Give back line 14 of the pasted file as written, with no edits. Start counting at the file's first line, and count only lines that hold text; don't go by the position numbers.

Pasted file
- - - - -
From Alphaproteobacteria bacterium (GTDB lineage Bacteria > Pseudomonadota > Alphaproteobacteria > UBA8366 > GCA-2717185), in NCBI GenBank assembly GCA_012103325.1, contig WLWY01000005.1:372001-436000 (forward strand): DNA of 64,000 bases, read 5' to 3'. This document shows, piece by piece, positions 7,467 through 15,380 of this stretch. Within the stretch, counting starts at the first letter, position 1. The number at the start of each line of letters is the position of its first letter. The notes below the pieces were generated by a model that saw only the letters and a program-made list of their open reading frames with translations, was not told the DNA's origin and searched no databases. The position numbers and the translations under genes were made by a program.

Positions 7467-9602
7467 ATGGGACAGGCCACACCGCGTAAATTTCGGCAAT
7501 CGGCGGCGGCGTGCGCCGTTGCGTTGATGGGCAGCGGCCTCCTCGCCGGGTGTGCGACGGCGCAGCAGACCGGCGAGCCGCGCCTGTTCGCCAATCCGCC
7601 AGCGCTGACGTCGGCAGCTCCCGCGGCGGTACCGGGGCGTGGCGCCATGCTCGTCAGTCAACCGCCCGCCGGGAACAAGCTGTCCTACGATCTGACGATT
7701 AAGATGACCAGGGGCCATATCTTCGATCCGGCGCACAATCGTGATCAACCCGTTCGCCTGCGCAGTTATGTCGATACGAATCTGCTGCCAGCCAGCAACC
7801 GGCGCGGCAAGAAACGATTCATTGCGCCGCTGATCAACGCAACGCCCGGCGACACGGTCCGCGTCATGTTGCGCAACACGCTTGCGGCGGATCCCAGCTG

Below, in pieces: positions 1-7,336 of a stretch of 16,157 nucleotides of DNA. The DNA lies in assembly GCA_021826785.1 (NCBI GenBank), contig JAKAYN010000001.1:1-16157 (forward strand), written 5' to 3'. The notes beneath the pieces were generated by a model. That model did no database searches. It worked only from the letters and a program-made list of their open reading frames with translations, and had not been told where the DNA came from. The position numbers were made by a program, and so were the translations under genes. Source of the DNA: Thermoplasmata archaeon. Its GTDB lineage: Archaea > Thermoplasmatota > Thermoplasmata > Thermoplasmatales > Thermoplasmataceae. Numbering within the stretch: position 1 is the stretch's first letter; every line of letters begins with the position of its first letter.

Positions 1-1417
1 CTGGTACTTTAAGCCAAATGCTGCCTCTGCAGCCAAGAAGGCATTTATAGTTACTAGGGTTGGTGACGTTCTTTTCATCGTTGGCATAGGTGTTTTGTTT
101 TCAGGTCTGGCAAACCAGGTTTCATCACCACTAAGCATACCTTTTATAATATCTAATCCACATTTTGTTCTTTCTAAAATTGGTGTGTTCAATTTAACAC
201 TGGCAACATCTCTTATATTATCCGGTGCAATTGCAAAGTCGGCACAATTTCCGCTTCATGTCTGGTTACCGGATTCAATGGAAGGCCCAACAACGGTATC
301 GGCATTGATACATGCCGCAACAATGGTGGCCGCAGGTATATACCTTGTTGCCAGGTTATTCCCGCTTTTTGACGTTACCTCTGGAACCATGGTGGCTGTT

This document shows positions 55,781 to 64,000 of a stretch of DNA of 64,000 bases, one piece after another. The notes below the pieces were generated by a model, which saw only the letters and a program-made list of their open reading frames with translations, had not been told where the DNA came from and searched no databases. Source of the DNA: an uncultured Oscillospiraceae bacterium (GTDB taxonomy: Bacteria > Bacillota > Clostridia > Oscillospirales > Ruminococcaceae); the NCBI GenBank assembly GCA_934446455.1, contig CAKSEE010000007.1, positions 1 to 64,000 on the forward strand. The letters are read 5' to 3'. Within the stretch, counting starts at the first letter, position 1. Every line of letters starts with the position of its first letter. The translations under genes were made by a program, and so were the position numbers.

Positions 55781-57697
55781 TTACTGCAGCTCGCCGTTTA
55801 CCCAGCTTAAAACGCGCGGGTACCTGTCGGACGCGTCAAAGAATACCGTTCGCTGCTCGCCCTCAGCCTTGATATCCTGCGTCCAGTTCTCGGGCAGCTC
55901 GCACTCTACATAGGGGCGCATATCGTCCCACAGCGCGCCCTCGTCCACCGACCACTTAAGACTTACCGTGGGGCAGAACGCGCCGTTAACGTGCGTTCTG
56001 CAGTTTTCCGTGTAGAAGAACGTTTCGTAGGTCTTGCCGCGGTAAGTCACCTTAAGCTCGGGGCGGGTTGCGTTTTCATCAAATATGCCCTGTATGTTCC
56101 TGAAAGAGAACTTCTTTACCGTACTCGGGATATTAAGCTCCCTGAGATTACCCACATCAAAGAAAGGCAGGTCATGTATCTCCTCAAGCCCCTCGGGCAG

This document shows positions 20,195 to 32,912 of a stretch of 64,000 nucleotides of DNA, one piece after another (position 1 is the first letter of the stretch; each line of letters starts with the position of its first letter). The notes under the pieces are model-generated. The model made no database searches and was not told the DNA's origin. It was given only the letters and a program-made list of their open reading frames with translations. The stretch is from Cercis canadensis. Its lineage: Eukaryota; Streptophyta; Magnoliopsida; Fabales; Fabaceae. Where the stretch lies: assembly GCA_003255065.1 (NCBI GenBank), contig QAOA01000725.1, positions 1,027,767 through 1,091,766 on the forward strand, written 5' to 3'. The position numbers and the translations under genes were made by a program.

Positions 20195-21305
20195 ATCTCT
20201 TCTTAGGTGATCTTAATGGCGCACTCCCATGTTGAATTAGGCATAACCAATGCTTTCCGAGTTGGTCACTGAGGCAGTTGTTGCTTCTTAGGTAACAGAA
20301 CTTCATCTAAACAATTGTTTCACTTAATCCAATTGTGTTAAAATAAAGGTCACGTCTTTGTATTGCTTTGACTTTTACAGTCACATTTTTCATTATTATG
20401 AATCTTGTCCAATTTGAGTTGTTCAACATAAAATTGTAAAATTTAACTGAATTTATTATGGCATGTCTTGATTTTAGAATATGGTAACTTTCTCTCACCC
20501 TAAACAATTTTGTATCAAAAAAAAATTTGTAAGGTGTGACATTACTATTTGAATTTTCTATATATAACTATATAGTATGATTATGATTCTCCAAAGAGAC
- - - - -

This document shows positions 55,781 to 64,000 of a stretch of DNA of 64,000 bases, one piece after another. The notes below the pieces were generated by a model, which saw only the letters and a program-made list of their open reading frames with translations, had not been told where the DNA came from and searched no databases. Source of the DNA: an uncultured Oscillospiraceae bacterium (GTDB taxonomy: Bacteria > Bacillota > Clostridia > Oscillospirales > Ruminococcaceae); the NCBI GenBank assembly GCA_934446455.1, contig CAKSEE010000007.1, positions 1 to 64,000 on the forward strand. The letters are read 5' to 3'. Within the stretch, counting starts at the first letter, position 1. Every line of letters starts with the position of its first letter. The translations under genes were made by a program, and so were the position numbers.